It is about making strong corporate projections on corporate strategies and policies.
We have agreed on the line of businesses to focus on including other important performance management systems so that we can accurately measure who is contributing what. We also dispassionately make strong decisions when we notice that people are not fitting into the policies. Really, it is not about me as a person, but it is about a group of people having a common understanding of how we want things to be done. All I do is to provide leadership and vision. If I came here without a vision as to how I want to lead a bank, we probably will be in confusion. I have a clear vision which I have properly communicated to the team. All I do is to manage my colleagues and expect them too to manage me as I would not like to take all the credit. As a bigger dreamer you need the strength of a team to thrive. You need interpersonal skills to be able to work with your colleagues to achieve such goals.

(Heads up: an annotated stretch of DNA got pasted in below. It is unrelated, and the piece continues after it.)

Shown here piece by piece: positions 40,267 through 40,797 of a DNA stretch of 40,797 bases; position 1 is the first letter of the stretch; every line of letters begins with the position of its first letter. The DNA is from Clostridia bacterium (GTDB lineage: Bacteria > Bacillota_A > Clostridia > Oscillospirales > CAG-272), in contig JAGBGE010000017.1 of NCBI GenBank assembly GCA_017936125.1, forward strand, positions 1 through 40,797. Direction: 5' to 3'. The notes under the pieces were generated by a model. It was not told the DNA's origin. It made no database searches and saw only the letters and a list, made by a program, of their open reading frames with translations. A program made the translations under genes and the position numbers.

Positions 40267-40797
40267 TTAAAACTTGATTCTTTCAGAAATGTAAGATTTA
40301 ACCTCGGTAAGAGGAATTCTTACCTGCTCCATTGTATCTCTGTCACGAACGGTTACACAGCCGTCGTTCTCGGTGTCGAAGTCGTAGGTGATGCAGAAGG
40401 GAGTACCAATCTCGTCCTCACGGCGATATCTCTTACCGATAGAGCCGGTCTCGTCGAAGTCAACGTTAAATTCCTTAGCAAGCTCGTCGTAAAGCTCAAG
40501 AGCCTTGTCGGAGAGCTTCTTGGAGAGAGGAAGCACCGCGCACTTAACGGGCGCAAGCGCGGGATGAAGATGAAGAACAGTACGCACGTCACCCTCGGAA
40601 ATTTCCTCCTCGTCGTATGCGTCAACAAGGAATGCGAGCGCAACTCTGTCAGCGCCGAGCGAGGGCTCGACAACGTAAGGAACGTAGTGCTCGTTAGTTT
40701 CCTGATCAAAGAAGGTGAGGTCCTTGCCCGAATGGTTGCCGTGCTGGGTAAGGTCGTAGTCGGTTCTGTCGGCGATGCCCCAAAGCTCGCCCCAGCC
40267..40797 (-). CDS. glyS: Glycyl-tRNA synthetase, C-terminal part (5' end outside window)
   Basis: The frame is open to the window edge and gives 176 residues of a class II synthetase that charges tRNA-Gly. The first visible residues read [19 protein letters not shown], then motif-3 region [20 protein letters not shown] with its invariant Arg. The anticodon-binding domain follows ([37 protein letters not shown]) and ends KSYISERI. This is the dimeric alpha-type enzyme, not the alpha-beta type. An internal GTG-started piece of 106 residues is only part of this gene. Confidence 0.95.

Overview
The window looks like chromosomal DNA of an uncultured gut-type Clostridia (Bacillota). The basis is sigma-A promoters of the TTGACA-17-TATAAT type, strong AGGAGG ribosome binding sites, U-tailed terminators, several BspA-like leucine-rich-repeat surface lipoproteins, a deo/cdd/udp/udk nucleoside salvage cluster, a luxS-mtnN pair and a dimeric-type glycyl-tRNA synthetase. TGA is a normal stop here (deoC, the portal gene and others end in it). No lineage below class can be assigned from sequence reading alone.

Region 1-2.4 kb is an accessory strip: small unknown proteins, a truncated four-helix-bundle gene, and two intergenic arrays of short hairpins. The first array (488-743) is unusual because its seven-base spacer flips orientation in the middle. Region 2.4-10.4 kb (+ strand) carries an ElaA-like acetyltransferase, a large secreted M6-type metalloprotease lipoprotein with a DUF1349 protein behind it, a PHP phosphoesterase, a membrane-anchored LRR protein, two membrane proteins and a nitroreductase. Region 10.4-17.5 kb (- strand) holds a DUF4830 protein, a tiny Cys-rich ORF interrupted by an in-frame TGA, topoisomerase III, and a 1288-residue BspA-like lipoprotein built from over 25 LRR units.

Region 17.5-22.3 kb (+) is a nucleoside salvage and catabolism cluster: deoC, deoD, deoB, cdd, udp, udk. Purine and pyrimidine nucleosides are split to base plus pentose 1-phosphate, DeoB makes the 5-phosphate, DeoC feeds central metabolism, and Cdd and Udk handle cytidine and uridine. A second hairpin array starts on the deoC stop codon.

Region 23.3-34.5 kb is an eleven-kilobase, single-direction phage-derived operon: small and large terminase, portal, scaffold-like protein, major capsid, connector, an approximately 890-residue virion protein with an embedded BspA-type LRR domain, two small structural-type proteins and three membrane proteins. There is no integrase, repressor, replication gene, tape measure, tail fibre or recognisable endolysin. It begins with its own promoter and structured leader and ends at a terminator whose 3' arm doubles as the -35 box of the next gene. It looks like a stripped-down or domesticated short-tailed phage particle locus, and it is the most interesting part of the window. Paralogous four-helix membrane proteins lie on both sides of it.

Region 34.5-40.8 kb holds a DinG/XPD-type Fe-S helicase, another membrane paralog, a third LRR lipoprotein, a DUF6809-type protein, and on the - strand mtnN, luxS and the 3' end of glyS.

In your own way how much of these visions have been institutionalized to say you want to make future projections. Ten years from now where would your bank be?
Thank you for that question. I give you an example, I have a loan approval limit as CEO, can you believe that I cannot sign a loan and it would be disbursed. The executive director, risk, must agree with me or we don’t disburse that loan, despite the level of my authority. Some analysis must happen through the chains up to me. We have also built strong governance structures and that is what would make the institutions outlive us. Our governance practice is not just internally, we work with KPMG, a respected consultant that actually reviews our governance practices so that we are building a strong institution beyond the present occupant of the bank.